Vermont Law School enrollment down 23.8 percent

Debevoise Hall on the Vermont Law School campus in South Royalton. VTD/Josh Larkin

Debevoise Hall on the Vermont Law School campus in South Royalton. VTD/Josh Larkin

Vermont Law School will see a 23.8 percent decline in new law students this fall compared with the previous year. The incoming class of 2014 will have a total of 160 students seeking a law degree; the class of 2013, by comparison, has 210 law-degree candidates, according to officials.

The school, based in South Royalton, has slightly offset the drop in incoming law school candidates with an increase in the number of students seeking masters degrees in law and environmental law programs.

John Cramer, associate director of media relations, said the decline in law school enrollments mirrors the national trend.

“With the recession and tough legal job market there are more lawyers and fewer legal jobs,” Cramer said. “The overall nationwide drop in law school applicants is 11 percent,  and (there is) a 15 percent drop at New England law schools.”

Any drop in enrollments at the Vermont Law School is problematic, according to an administration official who asked not to be named. That’s in part because, as Cramer acknowledged, the state’s only juris doctorate program is more reliant on tuition revenues than other law schools around the country.

Vermont Law School, which has ranked as the No. 1 or No. 2 environmental law school in the nation for the last 14 years, doesn’t have a large endowment because it is a relatively young institution (it was founded in 1972), and its graduates have less money to donate. Cramer said while some law schools are “geared to sending graduates to large law firms,” alumni from Vermont Law School tend to take jobs with nonprofit groups and government agencies over high-paying jobs with big name law firms.

In addition, the school is not eligible to receive funding from a number of federal agencies because it prohibits military recruiters from soliciting on campus. Vermont Law School is one of two legal institutions in the country that has banned recruitment activities because of the military’s “Don’t Ask, Don’t Tell” policy, which school officials say discriminates against gay and lesbian military employees. Under the Solomon Act, the departments of defense, transportation, education, health and human services and labor are prohibited from funding the school because of its stance on military recruiters. Vermont Law School receives funding from Department of Energy; it also has been issued grants from the State Department for its U.S.-China Partnership for Environmental Law program.

Tuition at Vermont Law School is $43,468 a year, compared with Harvard Law School, $45,000, and Yale Law School which costs $50,000 per annum.

In raw numbers, the 50-student drop for the class of 2014 represents a roughly $6.5 million drop in revenues over a three-year period, which would be offset by about $1.1 million in tuition from the 15-student increase in enrollments in the masters degree program. (The finance department did not confirm these figures as of press time.)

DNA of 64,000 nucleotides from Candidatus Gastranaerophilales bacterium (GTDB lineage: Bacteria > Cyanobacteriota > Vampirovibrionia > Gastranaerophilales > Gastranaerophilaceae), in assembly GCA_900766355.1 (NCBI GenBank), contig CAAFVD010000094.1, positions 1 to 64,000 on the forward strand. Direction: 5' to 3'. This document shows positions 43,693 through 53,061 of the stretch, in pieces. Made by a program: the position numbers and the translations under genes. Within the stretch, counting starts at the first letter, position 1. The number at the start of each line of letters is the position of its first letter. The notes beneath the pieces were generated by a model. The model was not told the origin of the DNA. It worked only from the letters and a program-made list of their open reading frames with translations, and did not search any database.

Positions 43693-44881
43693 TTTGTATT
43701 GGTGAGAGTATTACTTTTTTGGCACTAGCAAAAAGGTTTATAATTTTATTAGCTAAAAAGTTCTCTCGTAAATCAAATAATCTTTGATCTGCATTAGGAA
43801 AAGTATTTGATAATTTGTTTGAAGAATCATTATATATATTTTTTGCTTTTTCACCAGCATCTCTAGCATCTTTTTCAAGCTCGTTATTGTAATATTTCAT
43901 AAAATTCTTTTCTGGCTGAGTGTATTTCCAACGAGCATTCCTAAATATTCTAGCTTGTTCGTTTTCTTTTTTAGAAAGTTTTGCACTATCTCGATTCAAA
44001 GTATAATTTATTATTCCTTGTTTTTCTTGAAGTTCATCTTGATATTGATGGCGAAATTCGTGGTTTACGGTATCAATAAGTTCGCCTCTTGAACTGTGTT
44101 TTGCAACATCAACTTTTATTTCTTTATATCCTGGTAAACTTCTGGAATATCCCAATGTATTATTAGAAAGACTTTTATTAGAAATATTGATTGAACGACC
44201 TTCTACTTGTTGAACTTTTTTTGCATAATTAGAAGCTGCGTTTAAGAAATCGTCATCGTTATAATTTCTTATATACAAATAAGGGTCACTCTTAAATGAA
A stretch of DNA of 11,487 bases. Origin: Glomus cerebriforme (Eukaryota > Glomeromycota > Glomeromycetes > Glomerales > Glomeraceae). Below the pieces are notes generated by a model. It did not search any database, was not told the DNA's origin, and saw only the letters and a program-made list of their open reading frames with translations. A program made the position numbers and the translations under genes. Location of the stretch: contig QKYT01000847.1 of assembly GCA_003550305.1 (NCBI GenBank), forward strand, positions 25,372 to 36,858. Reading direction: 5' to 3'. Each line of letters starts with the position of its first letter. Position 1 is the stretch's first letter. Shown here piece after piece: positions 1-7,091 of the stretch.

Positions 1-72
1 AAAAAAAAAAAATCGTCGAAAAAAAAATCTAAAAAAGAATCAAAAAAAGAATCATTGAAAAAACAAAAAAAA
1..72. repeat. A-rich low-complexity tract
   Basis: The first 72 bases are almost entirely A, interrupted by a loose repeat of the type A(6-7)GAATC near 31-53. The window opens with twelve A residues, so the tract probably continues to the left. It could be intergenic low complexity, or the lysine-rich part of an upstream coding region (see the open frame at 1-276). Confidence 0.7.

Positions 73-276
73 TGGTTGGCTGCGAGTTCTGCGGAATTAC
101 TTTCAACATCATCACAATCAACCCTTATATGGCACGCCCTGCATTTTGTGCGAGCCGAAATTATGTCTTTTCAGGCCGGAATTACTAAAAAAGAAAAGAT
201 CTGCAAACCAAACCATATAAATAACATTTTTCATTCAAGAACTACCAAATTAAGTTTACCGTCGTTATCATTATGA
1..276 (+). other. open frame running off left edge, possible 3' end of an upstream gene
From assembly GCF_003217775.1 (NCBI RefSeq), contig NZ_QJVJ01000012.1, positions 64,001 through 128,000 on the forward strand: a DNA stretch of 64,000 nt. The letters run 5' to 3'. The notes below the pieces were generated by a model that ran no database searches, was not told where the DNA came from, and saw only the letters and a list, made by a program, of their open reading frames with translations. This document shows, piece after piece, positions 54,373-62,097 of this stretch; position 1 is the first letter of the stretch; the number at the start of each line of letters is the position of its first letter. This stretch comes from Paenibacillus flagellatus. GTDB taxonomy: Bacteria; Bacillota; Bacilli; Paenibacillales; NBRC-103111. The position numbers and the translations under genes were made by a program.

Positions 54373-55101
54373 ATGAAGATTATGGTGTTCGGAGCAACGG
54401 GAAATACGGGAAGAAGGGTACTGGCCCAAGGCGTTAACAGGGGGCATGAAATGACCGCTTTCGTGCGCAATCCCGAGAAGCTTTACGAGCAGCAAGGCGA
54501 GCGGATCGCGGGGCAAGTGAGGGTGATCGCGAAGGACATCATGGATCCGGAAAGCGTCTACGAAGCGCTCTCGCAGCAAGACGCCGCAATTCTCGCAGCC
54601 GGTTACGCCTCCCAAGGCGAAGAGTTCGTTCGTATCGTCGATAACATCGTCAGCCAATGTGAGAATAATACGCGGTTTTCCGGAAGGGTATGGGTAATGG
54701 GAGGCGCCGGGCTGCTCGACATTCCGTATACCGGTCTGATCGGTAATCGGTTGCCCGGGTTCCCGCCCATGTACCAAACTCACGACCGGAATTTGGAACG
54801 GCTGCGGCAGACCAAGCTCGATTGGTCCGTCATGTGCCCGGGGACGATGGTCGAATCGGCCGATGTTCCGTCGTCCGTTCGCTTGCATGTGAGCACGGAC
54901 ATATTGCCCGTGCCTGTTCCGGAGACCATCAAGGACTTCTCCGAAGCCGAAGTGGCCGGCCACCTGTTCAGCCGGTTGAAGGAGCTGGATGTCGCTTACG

There are currently a total of 556 students (including masters candidates) at Vermont Law School compared with 589 last year.

“Right now our budget is balanced, and we’re meeting fund-raising targets, and we have a positive excess of revenue over expenses,” Cramer said. “We expect a challenging recruiting environment for the upcoming year,  just as all law schools do.”

Last Friday, Dean Jeff Shields, who recently announced he will be retiring next year, demoted the school’s admissions chief, Kathy Hartman, according to an administrative official. Hartman had been in charge of student enrollment for 10 years.

Two other employees at the school have also recently resigned. Jeanne Eicks, head of information technology, will leave in September, and Jim McGrath, head of the physical plant operation at the school, is also departing.

Cramer said the admissions and IT departments are being reorganized. “We feel there can be a new direction that can be taken to improve efficiency,” he said.

Rumors of layoffs and furloughs at the school are unfounded, Cramer said.

In spite of the challenging fiscal environment, Vermont Law School has launched a new online law-degree program – the first of its type in the nation.

In addition, the law school is embarking on several capital improvement projects, including a $1.5 million fitness center on campus and a $3.5 million renovation/rebuild of an 1890s building on the village green in South Royalton. The historic structure will be used to house the law school’s legal aid clinic for low-income Vermonters and its environmental and natural resource clinic, which provides pro bono work for environmental groups. Both projects are set to be completed by next summer.

Vermont Law School is in the middle of a $15 million capital campaign; it has raised $12 million for scholarships, clinics and a loan repayment assistance program.

The school is also hiring two new “big-name” professors, Cramer said, for its clinical and experiential programs in an effort to attract students who are interested in beefing up their “practical skills in a tight job market.”

Anne Galloway

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